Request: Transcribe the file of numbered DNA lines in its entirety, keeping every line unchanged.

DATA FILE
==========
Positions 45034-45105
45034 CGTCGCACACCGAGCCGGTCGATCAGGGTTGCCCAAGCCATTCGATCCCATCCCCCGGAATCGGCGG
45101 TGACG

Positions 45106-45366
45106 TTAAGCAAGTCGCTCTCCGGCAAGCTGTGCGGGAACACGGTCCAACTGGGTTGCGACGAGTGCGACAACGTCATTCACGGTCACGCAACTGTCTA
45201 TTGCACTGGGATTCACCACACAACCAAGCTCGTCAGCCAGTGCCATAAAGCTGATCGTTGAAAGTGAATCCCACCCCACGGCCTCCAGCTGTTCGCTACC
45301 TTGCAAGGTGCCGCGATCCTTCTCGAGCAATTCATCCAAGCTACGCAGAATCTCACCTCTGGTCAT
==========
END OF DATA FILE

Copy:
Positions 45034-45105
45034 CGTCGCACACCGAGCCGGTCGATCAGGGTTGCCCAAGCCATTCGATCCCATCCCCCGGAATCGGCGG
45101 TGACG

Positions 45106-45366
45106 TTAAGCAAGTCGCTCTCCGGCAAGCTGTGCGGGAACACGGTCCAACTGGGTTGCGACGAGTGCGACAACGTCATTCACGGTCACGCAACTGTCTA
45201 TTGCACTGGGATTCACCACACAACCAAGCTCGTCAGCCAGTGCCATAAAGCTGATCGTTGAAAGTGAATCCCACCCCACGGCCTCCAGCTGTTCGCTACC
45301 TTGCAAGGTGCCGCGATCCTTCTCGAGCAATTCATCCAAGCTACGCAGAATCTCACCTCTGGTCAT